by Chris Ames
The Guardian is making a lot of Nick Clegg’s alleged “gaffe” at PMQs today when he described the Iraq war as illegal:
a leading international lawyer warned that the statement by a government minister in such a formal setting could increase the chances of charges against Britain in international courts.
Philippe Sands, professor of law at University College London, said: “A public statement by a government minister in parliament as to the legal situation would be a statement that an international court would be interested in, in forming a view as to whether or not the war was lawful.”
The Inquiry told the Guardian that it does not intend to pronounce on the legality of the war but, the Guardian says,
it is understood that the Lib Dem leader feels freer to speak out against the alleged illegality of the Iraq war after the recent publication of previously classified documents by the Chilcot inquiry.
Sir Gus O’Donnell, the cabinet secretary, wrote to Sir John Chilcot on 25 June to allow the inquiry to publish more documents relating to the legal advice. The most significant of these documents was a note on 30 January 2003 by the then attorney general, Lord Goldsmith, to Tony Blair.
In the note Goldsmith wrote: “I remain of the view that the correct legal interpretation of [UN security council] resolution 1441 is that it does not authorise the use of military force without a further determination by the security council.”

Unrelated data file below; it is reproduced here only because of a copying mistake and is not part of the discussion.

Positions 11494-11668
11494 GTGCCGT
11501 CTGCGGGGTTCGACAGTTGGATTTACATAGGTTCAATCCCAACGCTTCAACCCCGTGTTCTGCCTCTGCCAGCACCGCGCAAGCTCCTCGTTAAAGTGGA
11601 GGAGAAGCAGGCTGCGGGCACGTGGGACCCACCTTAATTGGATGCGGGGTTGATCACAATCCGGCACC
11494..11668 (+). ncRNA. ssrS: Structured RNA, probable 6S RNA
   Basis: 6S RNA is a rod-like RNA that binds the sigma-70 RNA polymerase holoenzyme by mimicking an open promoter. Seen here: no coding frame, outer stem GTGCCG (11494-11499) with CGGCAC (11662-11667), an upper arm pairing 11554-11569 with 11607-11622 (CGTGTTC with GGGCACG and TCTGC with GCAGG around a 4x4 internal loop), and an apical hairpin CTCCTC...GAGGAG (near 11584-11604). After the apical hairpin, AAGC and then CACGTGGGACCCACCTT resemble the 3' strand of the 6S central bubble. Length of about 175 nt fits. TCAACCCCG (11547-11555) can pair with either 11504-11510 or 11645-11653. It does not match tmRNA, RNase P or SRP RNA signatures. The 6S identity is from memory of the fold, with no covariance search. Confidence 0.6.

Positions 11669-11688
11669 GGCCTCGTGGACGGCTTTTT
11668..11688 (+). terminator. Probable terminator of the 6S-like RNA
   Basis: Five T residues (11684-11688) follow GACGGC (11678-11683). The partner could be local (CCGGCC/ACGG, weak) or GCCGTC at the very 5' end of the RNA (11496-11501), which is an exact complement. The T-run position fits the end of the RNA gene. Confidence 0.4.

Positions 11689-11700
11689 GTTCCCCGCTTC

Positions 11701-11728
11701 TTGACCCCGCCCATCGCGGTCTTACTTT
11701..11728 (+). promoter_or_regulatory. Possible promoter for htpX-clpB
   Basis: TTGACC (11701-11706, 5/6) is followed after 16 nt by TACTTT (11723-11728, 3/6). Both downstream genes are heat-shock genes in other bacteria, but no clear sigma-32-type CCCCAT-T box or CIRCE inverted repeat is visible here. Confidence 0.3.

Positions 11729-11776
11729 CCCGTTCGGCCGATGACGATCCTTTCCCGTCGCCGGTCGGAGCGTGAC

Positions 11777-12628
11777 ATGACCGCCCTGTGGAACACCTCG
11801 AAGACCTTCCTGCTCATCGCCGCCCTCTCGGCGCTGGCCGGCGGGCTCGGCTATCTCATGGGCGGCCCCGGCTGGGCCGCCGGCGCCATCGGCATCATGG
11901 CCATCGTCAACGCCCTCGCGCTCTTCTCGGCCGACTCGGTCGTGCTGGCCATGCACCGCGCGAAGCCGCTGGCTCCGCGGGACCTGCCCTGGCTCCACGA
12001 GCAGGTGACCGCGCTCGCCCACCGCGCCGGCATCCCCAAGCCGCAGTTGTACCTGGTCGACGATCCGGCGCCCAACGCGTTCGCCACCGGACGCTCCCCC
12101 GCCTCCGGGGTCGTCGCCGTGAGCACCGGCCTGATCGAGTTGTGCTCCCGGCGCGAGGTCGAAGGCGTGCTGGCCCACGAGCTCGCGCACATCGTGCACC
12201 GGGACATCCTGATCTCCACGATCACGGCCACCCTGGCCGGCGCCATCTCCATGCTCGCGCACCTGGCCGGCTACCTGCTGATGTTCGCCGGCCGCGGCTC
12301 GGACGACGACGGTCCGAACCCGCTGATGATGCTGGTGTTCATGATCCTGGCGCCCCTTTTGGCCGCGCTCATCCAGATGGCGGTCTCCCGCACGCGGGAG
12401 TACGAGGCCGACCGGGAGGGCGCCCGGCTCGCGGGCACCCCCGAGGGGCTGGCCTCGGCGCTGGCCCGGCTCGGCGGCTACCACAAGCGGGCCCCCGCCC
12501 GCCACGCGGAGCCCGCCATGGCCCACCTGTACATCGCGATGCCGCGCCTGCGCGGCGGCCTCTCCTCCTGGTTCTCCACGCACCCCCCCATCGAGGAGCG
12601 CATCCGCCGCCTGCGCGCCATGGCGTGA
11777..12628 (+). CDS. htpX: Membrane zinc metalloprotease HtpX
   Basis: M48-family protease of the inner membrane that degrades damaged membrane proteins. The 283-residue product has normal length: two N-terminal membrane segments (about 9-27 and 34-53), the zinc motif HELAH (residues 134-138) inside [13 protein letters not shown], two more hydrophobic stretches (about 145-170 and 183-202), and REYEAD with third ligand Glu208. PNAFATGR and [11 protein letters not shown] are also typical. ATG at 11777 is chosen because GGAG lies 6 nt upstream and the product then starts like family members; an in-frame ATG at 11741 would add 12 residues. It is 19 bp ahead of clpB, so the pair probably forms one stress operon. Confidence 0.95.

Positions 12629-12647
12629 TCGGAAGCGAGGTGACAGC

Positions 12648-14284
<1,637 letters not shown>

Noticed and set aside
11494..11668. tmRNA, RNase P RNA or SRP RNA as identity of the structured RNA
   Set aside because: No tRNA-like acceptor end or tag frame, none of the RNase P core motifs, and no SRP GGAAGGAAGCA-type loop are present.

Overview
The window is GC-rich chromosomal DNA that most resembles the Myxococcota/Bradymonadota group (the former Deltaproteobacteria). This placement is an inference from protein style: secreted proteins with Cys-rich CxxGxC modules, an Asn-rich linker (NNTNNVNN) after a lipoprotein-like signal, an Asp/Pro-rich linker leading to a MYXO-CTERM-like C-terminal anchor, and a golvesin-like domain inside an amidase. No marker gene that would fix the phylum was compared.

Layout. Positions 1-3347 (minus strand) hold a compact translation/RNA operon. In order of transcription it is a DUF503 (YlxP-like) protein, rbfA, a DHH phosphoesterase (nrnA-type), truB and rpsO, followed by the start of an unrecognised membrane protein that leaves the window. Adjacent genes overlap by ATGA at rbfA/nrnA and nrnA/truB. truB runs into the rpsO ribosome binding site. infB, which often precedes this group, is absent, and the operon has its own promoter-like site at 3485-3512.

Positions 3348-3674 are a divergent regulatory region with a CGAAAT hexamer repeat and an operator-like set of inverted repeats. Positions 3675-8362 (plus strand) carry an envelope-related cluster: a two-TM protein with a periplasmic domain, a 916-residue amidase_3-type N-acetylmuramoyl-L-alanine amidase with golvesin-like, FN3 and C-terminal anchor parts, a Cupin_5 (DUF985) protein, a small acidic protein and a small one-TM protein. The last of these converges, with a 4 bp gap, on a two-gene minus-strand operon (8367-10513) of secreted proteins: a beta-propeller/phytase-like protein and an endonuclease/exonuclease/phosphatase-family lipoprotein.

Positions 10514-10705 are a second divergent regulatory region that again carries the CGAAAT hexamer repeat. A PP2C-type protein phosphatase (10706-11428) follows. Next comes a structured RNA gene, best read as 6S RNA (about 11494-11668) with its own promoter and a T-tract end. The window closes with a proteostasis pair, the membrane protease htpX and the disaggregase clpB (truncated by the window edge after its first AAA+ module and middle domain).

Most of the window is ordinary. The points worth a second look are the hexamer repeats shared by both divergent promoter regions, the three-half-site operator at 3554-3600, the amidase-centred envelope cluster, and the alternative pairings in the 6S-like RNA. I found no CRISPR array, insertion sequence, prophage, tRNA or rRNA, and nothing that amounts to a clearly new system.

Goldsmith famously changed his mind on the legality of the war in March 2003 after Admiral Sir Michael Boyce, the former chief of the defence staff, demanded a clear undertaking that military action would be lawful. Boyce feared that British forces could face legal action unless the invasion had legal cover.
On 7 March 2003, after visiting Washington, Goldsmith told Blair that a new UN resolution may not be necessary, although invading Iraq without one could lead to Britain being indicted before an international court. Ten days later Goldsmith ruled that an invasion would be lawful.
Sands said: “Lord Goldsmith never gave a written advice that the war was lawful. Nick Clegg is only repeating what Lord Goldsmith told Tony Blair on 30 January 2003: that without a further UN security resolution the war would be illegal and Jack Straw knows that.”